“Now, it’s almost part of the cultural mix of the area,” he said. “One night you go to the ballet, the next night you go see a movie, next night you see a jazz show. And that’s not a bad thing. I’m selling jazz for a living, so I want as many people to come out as possible.”

“The city has helped,” Kettinger added. “Jazz is more celebrated, it’s more acknowledged academically, it’s become legit.”

One particular initiative is Philly Celebrates Jazz, a month-long celebration coinciding with national Jazz Appreciation Month. The city has been organizing it for six years now. Last year, Yau said there were about 40 events – this year, there are more than 100.

“The most important thing during this month is that we want to celebrate jazz throughout Philadelphia, everything from the Kimmel Center to the local jazz clubs to smaller venues,” Yau said.

But, Yau added, jazz is happening in Philadelphia all the time and all across the city. With Philly Celebrates Jazz, the city is just making “people aware jazz is all around us.”

And that music is helping the city in return. Musicians stick around, Yau said – they perform, they teach, they volunteer and they educate. There are nearly 49,000 jobs in the creative sector – all arts-related industries – putting it fourth on the list of job suppliers in the city. The creative sector brought in $2.7 billion in direct employee earnings from 2001-2011 and has seen 6.3 percent job growth since 2011, according to research done by the city.

SOUTH, a new restaurant and jazz club, recently opened on North Broad Street, and venues like the Kimmel Center, Philadelphia Museum of Art and the Barnes Foundation regularly feature jazz artists in their lineup, Yau said.

“I think it’s a pretty exciting time for jazz in Philadelphia,” she added.

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A drummer plays during a performance of the Bootsie Barnes Quartet at the Charles L. Blockson Afro-American Collection at Temple University.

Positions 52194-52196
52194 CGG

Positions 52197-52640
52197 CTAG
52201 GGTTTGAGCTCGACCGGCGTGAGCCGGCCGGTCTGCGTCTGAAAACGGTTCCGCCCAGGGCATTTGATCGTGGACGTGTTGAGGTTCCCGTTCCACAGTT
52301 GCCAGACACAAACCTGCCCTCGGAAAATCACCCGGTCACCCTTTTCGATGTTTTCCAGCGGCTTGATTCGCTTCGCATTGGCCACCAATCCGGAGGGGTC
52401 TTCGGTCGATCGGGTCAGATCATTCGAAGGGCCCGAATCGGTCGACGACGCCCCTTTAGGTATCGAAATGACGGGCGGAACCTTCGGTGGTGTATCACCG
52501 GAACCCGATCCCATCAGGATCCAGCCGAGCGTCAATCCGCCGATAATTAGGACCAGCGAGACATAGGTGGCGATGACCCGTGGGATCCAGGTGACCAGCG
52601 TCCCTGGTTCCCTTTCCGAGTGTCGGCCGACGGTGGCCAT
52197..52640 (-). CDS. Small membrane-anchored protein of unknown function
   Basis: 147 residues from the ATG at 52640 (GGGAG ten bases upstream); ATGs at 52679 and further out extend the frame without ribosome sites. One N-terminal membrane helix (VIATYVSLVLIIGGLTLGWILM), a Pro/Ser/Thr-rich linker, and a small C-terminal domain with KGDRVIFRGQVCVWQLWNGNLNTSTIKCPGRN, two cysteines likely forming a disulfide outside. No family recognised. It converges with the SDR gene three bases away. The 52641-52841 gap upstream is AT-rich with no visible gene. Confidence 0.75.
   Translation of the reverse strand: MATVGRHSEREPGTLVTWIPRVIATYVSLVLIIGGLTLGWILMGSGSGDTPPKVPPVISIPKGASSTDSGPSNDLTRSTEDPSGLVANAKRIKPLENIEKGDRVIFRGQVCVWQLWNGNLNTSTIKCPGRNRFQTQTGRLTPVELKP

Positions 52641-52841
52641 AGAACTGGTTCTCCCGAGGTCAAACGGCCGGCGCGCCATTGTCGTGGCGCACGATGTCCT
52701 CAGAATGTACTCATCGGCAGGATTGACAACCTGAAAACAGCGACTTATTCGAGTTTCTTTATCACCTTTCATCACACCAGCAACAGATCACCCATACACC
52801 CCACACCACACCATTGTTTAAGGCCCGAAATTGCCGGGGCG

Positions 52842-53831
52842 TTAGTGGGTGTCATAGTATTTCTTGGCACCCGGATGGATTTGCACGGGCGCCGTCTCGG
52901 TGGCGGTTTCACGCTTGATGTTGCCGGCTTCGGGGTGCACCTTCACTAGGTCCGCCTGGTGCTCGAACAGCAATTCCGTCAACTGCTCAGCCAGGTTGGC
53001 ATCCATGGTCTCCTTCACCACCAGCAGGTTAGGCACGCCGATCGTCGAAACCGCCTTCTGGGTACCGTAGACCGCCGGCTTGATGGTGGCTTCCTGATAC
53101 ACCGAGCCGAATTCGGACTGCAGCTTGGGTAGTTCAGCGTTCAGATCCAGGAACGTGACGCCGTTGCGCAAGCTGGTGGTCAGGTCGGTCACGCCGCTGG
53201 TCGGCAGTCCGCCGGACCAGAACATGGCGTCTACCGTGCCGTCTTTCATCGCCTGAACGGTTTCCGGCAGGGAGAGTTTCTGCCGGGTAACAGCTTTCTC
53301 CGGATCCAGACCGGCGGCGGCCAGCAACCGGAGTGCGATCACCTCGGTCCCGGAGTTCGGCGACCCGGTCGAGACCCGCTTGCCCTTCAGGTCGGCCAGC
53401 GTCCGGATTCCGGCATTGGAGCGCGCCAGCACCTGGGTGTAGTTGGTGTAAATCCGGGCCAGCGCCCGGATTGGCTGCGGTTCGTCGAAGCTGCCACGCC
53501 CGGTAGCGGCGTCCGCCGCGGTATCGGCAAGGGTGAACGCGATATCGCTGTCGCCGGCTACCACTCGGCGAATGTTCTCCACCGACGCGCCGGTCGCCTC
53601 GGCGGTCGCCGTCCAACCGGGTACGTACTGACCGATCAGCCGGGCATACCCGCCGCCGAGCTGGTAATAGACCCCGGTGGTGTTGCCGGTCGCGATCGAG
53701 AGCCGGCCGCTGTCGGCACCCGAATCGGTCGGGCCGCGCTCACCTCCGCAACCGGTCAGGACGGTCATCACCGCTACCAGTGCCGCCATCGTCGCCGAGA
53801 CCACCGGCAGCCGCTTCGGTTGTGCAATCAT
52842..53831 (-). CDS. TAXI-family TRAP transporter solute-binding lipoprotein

Future of Jazz in Philadelphia

For Kettinger, the future of jazz “looks great” with new venue openings.

“The caliber of venues and the location of venues, they’re bigger, they’re cleaner, they’re in better and hipper neighborhoods,” he said.

But for Anderson, the revitalization and continuation of jazz is directly related to tying it back to the community.

“We really don’t want it to go the way of classic music, the music of the 1 percent,” she said. “Jazz never was that. It was the music of the community.”

The history of jazz music and the communities it built or supplemented are stories that exist – and simply need to be re-found and retold.

“The history now resides in the memories of those who were there, and they’re not getting any younger,” Anderson said. “If we don’t capture those stories now, they’ll be gone.”

– Text, photos and video by Victoria Mier

3 Responses to North Central: Philadelphia Celebrates Its Rich Jazz History

  1. Faye Anderson April 20, 2016 at 3:47 pm

    Good job, Victoria! Stories like this expose new audiences to jazz. I hope some readers will be inspired to discover the rich jazz heritage hidden in their neighborhood.

    Faye Anderson
    Director
    All That Philly Jazz

  2. Richard Salvucci March 12, 2017 at 12:11 pm

    Hey, all music is for everyone. Classical music is not the music of the 1 percent. Jazz is not just Black music. You weant to kill an art, then turn it into an ethnic enclave. Trump and his buddies will do the rest

  3. Marilyn Kai Jewett August 2, 2017 at 10:34 am

    John Coltrane did NOT grow up in Philly. He was 18 years-old when he, his first “Cousin Mary” Lyerly Alexander and their mothers moved to North Philadelphia from their family home in North Carolina. I am one of the remaining founders of the John W. Coltrane Cultural Society who worked with Cousin Mary and others to promote his legacy. Get the facts straight!